*News editor's note, 20 September 2012: The scientific paper this article was based on was retracted in September 2012. The retraction notice reads: "Following the publication of this article, the authors have been unable to
confirm the presence of the zeolin gene within the transgenic cassava plants in
several subsequent studies. This raises concerns about the validity of the
results reported in the article.
Additionally, the Committee on Research Integrity at Donald Danforth Plant Science Center has carried out an institutional investigation which revealed that significant amounts of data and supporting documentation that were claimed to be produced by the first author could not be found. Given that the validity of the results could not be verified, and in line with the recommendation issued by the corresponding author's institution, the authors retract the article.
The authors apologize to the readers."
[LIMA] The transformation of cassava from a starchy staple lacking in protein to a cheap supply of protein for food, feed and industry, may have come a step closer now that scientists have boosted the crop's protein content.
Cassava is a staple food in many developing countries but has little protein and micronutrients. But although cassava is rich in energy, only 2–3 per cent of its tubers (the edible roots) are made up of protein, giving it one of the lowest protein-to-energy ratios of any staple. Cereals, for example contain 7–14 per cent of protein.
But new research shows that cassava can be genetically modified to contain zeolin protein — increasing its protein levels to 12.5 per cent. The findings were published in PLoS ONE last month (25 January) by a team of US and Puerto Rican scientists.
According to the authors, a two-year-old child that gets half of their energy from cassava could increase their protein intake from 35 per cent of their daily requirement to more than 100 per cent by switching to the GM crop.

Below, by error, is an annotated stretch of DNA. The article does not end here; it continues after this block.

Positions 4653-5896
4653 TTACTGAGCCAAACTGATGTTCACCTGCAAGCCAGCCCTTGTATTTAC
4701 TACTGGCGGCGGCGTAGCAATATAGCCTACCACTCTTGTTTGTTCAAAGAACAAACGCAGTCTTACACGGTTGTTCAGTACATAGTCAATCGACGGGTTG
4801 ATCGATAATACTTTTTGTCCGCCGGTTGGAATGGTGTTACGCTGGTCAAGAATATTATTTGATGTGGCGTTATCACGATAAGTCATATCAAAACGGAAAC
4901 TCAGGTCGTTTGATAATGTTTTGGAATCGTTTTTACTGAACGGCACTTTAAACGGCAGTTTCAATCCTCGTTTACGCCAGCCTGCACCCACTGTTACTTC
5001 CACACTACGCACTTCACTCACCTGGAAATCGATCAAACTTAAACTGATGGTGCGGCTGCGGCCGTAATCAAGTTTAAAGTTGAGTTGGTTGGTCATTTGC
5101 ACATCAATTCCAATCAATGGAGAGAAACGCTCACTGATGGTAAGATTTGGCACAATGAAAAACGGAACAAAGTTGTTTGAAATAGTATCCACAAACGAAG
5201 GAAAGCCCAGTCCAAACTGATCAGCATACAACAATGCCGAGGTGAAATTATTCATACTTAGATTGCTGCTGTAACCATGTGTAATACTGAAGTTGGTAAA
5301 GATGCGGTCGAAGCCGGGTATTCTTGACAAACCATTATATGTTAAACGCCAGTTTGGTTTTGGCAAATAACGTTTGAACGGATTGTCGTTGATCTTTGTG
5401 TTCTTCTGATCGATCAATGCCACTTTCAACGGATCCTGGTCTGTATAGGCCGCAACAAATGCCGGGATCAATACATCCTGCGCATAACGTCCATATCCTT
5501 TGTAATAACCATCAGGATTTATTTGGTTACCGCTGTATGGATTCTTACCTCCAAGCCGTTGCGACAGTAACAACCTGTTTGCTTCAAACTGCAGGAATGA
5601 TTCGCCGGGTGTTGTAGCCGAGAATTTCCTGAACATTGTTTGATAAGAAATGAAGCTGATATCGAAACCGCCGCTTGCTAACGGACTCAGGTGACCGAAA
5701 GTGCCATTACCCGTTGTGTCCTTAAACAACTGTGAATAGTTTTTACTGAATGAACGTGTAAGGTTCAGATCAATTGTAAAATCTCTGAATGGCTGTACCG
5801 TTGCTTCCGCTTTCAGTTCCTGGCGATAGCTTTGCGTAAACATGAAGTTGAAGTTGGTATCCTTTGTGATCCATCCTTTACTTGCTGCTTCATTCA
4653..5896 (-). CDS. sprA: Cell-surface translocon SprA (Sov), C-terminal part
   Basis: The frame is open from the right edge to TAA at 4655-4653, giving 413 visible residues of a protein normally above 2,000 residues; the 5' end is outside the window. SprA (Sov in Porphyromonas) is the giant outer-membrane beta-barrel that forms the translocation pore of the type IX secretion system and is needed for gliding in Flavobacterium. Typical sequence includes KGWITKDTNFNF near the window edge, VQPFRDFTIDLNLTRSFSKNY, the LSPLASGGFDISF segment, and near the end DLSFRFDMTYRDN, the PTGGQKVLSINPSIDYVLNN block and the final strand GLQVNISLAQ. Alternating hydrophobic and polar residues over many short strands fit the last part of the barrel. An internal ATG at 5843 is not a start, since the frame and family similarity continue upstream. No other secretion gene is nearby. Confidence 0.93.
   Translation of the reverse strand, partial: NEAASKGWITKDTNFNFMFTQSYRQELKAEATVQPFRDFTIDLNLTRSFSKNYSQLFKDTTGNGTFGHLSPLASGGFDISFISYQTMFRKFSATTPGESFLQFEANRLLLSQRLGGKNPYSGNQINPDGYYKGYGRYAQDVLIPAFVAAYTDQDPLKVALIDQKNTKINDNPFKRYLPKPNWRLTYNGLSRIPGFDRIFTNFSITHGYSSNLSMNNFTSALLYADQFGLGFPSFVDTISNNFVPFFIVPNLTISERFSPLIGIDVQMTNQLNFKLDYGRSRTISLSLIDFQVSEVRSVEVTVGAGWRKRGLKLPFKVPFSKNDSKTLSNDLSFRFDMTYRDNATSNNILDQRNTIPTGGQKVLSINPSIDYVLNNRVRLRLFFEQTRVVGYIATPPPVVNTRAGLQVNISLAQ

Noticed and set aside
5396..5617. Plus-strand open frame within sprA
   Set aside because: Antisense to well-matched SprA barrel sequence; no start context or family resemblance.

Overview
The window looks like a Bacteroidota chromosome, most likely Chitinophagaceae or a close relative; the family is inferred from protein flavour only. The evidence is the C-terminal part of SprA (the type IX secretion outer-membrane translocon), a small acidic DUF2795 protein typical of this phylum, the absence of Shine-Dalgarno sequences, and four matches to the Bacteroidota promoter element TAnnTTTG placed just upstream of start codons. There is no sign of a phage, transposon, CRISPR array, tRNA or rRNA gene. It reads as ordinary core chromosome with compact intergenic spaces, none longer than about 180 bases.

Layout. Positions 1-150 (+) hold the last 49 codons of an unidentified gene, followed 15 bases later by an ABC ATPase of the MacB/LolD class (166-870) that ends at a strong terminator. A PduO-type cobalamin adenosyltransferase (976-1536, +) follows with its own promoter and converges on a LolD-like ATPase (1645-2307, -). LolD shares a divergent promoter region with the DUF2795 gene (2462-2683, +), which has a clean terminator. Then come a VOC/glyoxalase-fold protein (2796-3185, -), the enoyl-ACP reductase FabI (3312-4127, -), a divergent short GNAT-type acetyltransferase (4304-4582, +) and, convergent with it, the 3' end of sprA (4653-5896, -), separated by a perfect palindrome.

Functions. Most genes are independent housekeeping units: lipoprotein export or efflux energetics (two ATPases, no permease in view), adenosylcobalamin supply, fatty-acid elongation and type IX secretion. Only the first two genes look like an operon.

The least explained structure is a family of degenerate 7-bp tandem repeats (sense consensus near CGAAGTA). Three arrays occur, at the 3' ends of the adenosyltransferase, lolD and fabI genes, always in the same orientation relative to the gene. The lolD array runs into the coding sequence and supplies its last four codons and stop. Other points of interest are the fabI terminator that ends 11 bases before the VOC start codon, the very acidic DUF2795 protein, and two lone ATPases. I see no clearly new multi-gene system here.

"This illustrates that genetic modification of cassava could be a potentially important component of delivering enhanced nutrition to at-risk populations in the tropics," the paper says.
The research is part of ongoing efforts to improve cassava's nutritional quality.
"The goal is to stack several traits such as vitamin A, protein, iron and zinc," Claude Fauquet, lead author and the director of the Donald Danforth Plant Science Center's International Laboratory for Tropical Agricultural Biotechnology, United States, told SciDev.Net. "For now we have stacked vitamin A and protein and it is possible to get yellow roots with 40 parts per million carotene [about 11 times the normal level in cassava roots] and ten per cent dry weight protein," he said, adding that the plants are being assessed in the field.
But Nagib Nassar, a professor emeritus and well-known cassava breeder, said that the crop suffered from the same problem as all GM crops in that it has "a new genetic structure — not natural — that has not passed through natural selection, so we don't know how this genotype adapts to the environment".
He added that the paper had not provided information about the productivity or palatability of the new cassava strain.
Rodomiro Ortiz, an advisor leading international institutes on crop breeding, said transgenic biofortification was just one of many options for improving cassava, and added that wild and indigenous cassava varieties "are an important source of genes" to improve cassava's micronutrient levels.
Both Ortiz and Nassar referred to the success of a variety of cassava root obtained by conventional breeding and released in Brazil, which tastes good and contains more than 50 times the amount of beta carotene than common varieties.
PLoS ONE doi: 10.1371/journal.pone.0016256 (2011)